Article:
By comparison, Keaton and his father come off looking rather sad and sub-par; unchanged from when their wives left them: the latter still chasing after women and living in an apartment by himself, while the former hides behind a misplaced concept of chivalrous autonomy on behalf of his wife (which reads more like stubborness and pride), lacking the courage to tell her he loves her and wants her to stay, to work on the marriage, to be together. Yuriko mentions her mother had once said if Keaton had tried to stop her, or asked her to stay just once, she would have, but the parallels between him and his father are undeniable. Both appear unfulfilled, his father perhaps more resigned to his fate. At the beginning of the book, Yuriko informs her father of her mother's intention to re-marry, and he attempts to pump her for more information about her mother's boyfriend to no avail. This continues throughout; whenever Keaton and Yuriko meet, he asks after her mother's boyfriend and she ignores him. It's played to comedic effect, but he obviously cares as well, although not enough to get in touch with his ex-wife himself, By the end of the book, Yuriko informs him the engagement/relationship is off. The women have grown, become more, and moved on- and the men remain the same -superficially at least- afraid to change, to take chances.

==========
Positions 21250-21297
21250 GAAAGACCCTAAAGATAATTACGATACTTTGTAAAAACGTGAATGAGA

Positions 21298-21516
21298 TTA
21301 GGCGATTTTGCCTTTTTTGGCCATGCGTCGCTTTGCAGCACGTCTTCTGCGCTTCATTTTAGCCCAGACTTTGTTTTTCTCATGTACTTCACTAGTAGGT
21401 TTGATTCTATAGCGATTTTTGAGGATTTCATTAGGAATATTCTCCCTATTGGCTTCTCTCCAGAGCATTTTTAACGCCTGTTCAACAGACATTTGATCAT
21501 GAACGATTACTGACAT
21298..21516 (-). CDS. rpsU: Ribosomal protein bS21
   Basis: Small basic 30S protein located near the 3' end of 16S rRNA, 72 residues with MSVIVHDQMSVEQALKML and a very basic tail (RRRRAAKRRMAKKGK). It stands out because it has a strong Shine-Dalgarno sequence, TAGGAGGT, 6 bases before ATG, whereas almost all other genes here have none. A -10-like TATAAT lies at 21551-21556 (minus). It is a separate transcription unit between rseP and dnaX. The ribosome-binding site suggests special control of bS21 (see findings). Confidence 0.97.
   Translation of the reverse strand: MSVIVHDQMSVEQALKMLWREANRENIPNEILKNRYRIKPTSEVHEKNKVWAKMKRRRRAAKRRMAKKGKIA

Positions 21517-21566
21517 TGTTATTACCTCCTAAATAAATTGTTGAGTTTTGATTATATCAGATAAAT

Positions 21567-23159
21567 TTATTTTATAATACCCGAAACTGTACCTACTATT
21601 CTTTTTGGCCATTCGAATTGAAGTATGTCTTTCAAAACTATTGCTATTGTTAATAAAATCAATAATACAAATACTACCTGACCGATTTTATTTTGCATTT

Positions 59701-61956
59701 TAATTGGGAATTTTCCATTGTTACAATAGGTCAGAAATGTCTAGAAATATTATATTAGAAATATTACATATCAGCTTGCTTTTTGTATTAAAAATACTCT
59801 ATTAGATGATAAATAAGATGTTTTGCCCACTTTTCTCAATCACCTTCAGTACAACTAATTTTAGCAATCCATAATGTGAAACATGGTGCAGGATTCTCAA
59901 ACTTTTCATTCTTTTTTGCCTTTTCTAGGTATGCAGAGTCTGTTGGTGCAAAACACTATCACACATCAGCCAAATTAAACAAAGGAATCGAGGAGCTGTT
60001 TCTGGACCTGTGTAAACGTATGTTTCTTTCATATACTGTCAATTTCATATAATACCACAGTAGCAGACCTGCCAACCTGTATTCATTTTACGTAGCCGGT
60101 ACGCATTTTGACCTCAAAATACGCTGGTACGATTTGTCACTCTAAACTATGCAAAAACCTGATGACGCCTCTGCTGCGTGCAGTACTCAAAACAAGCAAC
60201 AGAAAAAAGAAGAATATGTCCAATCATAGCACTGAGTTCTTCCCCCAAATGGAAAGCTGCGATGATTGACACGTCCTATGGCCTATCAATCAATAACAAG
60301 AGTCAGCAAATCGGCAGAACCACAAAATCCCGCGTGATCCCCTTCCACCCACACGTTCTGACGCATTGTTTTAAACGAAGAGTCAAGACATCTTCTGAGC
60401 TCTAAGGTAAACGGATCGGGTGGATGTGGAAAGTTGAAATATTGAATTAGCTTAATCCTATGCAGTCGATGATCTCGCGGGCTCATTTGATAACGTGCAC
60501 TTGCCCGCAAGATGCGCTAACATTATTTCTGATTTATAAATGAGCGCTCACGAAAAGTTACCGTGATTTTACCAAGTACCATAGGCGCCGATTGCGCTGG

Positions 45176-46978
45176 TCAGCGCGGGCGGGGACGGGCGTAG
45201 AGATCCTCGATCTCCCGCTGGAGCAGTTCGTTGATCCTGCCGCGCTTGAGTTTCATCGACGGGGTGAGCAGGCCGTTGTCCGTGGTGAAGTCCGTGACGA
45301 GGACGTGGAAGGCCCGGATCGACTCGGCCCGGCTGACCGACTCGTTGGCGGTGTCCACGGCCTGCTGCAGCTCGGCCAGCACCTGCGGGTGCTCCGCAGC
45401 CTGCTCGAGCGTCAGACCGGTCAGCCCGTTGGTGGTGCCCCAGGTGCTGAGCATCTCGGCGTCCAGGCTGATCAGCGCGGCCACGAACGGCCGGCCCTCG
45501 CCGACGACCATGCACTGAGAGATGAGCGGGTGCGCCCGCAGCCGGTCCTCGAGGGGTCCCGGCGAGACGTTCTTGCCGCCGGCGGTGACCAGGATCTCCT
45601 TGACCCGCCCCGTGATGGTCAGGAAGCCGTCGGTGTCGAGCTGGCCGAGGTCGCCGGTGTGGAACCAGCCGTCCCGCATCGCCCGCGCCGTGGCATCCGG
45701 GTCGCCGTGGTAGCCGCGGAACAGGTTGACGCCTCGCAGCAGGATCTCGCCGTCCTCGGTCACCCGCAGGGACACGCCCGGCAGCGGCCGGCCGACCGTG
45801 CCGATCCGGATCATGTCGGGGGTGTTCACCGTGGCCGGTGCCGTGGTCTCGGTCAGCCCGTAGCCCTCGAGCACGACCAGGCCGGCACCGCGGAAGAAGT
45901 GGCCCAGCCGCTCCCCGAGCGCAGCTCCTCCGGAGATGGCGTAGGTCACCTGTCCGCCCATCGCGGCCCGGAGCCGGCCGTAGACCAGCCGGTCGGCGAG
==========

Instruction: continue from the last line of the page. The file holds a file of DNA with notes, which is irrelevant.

There's a definite reading of Keaton and his father as unanchored, of missing something, and something missing- and that seems to be the women they married.

Urasawa devotes considerable time to building up and fleshing out these women, and showing us their impact on the characters: on softly-spoken but steely Keaton who was raised by his mother, and on the passionate and idealistic Yuriko. The constant [presence and influence of a person in your life can change and define you, but their absence, too, can have a similar effect. On a regular retreat to Keaton's childhood house in the Japanese countryside, he is eager to re-create a summer pudding his mother used to make for him, discovering the secret ingredient to her recipe in a notebook: pennyroyal, 'I planted penny royal, which I brought with me from Cornwall. This is my secret homeland.' On finding the bed of penny royal withered and close to dying (and with no chance of rain all summer) Keaton and his father previously laconic and ambivalent to Yuriko's adamancy that they take action to win back their wives, jump into action, working tirelessly through the night to build and install a water pump/mill which will ensure the penny royal's survival.

Much of this is somewhat inferred, gap-filling for what is presented on the page (it's difficult to discern who's done/decided what exactly), and it should be pointed out Master Keaton is not short of actual complex female characters: Yuriko, Sophia, Kayoko, Claire, and more, but it's intriguing to see absent characters presented in such a sparse but significant manner, and to wonder further as to who they are.